The battle over the future of Northern Ireland's licensing laws is heating up, with both sides aiming to sway the government's decision ahead of the publication of draft legislation in June.

Independent retailers in the province have been angered by recent tactics employed by representatives of the licensed trade, who want the current system to remain in place.

There are about 1,938 active licences, valued at about £140,000 each and covering bars and off licences. New licences cannot be granted without the surrender of an existing one. 

Under draft proposals released by the Northern Ireland Office last year, this 'surrender' rule would be scrapped, paving the way for more convenience stores to begin offering alcohol.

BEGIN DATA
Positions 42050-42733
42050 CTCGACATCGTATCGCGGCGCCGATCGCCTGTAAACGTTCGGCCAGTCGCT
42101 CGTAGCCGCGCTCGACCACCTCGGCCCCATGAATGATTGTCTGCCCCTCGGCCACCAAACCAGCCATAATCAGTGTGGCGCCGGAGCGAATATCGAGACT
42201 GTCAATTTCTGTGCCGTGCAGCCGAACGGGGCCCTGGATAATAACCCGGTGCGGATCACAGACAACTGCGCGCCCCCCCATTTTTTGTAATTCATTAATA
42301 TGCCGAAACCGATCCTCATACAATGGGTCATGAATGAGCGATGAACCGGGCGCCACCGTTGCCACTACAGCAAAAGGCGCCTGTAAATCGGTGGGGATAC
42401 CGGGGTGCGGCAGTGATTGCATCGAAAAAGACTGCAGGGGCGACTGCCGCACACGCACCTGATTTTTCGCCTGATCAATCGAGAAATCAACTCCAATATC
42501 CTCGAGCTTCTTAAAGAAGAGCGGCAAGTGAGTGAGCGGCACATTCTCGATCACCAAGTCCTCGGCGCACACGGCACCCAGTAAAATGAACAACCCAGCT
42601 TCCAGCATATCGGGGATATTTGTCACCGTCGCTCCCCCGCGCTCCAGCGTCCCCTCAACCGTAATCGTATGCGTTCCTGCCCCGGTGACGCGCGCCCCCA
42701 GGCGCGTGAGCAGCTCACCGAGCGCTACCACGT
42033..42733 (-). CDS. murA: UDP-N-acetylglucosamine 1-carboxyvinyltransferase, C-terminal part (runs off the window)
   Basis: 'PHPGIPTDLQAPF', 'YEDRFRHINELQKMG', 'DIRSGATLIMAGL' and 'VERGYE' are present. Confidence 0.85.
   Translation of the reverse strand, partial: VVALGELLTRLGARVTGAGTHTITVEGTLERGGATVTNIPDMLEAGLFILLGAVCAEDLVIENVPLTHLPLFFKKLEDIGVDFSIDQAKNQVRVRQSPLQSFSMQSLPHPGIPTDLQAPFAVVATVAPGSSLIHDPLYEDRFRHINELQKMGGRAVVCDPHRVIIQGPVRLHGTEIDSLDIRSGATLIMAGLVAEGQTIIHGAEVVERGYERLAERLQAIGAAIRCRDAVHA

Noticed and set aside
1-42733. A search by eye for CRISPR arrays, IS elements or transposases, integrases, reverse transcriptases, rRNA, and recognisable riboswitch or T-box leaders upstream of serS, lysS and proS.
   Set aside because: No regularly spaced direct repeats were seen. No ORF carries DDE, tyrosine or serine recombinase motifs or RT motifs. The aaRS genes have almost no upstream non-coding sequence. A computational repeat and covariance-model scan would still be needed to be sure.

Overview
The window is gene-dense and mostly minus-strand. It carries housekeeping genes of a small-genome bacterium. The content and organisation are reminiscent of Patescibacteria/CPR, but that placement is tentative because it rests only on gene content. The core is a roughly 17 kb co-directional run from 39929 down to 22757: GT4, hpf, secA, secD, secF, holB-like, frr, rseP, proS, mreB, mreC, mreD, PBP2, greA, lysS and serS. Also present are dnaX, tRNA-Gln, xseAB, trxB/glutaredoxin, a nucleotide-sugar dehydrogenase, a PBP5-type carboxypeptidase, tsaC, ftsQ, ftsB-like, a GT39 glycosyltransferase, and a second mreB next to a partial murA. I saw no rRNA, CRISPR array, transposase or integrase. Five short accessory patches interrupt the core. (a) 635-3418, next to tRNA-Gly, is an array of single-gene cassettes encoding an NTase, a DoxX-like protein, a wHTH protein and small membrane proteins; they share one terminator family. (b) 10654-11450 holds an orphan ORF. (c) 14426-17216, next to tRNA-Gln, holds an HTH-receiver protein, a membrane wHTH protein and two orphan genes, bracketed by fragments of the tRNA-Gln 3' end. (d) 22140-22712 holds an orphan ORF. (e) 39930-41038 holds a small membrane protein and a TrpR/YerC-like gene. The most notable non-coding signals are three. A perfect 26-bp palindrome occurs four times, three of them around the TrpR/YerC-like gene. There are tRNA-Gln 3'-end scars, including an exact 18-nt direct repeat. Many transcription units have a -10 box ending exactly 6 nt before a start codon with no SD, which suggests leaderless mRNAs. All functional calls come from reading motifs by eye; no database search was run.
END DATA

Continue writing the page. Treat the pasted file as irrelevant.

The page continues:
Official consultation closed in February but those opposed to change have been promoting the argument that convenience store retailers would not trade responsibly and create a rise in binge-drinking, under-age sales and anti-social behaviour.

Seamus McFadden, owner of McFadden's Super Shop in Derry, near the border with the Irish Republic, said that he has to direct visitors to a c-store in another country in order for them to buy wine. 

He added that he found the way retailers were being portrayed as upsetting. He said: "We are constantly referred to as corner shops as if it is a derogatory term, suggesting that we don't know what we are doing. We are as professional and responsible any anyone who currently has a licence."

Tom Uprichard, delivered business director at J&J Haslett, which runs the Mace symbol group in Northern Ireland, argued that it was important the issue was not turned into a political football.

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